complex and are created by workers both inside and external to the organization, CIOs will have to find ways to manage development processes, especially agile ones, to keep all parties aligned and in sync.

The Digital Innovation Factory becomes a central hub to unite innovations in digital platforms, apps. and services, with a view to scaling across the business. Enterprise automation will play a central role.

Chapter 2: Volatility, uncertainty, complexity and ambiguity (VUCA) is driving a rapid shift to Business Automation

Never has the term VUCA been as meaningful as today, with the pandemic still impacting business and society on unprecedented levels.

COVID-19 has exposed many organizations in their failure to embrace automation.

In conversations with IDC, many organizations admit they had broken or disrupted supply chains, delays and failure to execute orders due to new distributed working, and security breaches due to rapid changes to IT rules and actions. These organizations perceive automation as the cornerstone of digital resilience and customer centricity.

Organizations across every industry are being forced to evaluate their business operations from multiple perspectives and look for ways to make their businesses more resilient to both unpredictable environments and financial stresses.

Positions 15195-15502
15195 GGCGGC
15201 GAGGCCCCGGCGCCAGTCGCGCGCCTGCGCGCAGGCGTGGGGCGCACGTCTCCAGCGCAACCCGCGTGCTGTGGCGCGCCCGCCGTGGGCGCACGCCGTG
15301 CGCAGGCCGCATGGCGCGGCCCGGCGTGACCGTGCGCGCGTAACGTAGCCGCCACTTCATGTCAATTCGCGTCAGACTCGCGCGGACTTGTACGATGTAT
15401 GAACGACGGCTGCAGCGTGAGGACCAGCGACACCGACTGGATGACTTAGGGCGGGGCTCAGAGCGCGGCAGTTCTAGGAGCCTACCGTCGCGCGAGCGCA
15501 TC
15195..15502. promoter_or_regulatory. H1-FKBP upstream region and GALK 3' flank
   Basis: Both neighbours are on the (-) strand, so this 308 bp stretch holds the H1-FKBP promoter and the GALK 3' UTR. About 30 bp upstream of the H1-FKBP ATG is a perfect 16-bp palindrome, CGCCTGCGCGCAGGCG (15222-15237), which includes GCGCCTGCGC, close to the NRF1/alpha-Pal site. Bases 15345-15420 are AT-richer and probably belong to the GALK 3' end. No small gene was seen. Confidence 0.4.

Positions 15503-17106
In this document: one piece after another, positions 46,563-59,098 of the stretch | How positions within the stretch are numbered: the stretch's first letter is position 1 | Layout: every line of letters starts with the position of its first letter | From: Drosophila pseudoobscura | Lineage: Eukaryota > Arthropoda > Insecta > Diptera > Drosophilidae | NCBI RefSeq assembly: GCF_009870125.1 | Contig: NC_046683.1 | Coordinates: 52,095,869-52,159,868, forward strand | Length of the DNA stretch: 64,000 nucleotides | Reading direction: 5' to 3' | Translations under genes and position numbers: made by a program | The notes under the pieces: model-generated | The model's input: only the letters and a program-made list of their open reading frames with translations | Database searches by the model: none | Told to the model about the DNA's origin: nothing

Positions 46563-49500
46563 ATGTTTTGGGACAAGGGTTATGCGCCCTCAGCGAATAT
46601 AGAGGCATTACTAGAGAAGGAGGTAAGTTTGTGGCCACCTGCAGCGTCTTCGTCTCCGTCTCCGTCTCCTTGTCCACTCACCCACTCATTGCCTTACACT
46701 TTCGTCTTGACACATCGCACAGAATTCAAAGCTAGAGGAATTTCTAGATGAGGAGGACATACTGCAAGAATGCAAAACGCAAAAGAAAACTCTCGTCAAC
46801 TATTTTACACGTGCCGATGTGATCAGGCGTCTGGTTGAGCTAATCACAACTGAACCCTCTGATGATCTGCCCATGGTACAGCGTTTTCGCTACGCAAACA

Automation that drives out manual tasks, reduces errors, and processes tasks many times faster than humans is more reliable and resilient in the face of disruption.

Another repercussion is that the insourcing of teams will accelerate, because organizations will need to retain greater control of their automation investments to ensure that they are aligned to the new strategic imperatives of agility and resilience. For instance, systems and processes need to be able to increase adaptability for seasonal fluctuations. Controlling these levers of adaptation will need to be in the hands of the business users.

Automation has become the top priority to support organizational ambitions to deliver software-based digital innovation.

  • Crisis recovery: React-Recalibrate-Reignite

IDC’s research shows that automation is the single most important approach to navigate through each of the stages to a digital future.

  • Driving business resilience in newly dispersed customer service, support, finance and operations functions — specifically through automation — is now at the top of even more executives’ agendas.

Automation has become the top priority to support organizational ambitions to deliver software-based digital innovation.

  • Top of the list is IT where 86% of organizations indicate planned investments in automation; next is customer service and support (75%); followed by marketing (74%), R&D (72%), sales (71%), finance (70%) and business operations (69%)

Investments Planned in Automation by Business Function in 2021

Investments Planned in Automation by business Function in 2021

Source: IDC European COVID Survey, Wave 11; Sep 2020, N=410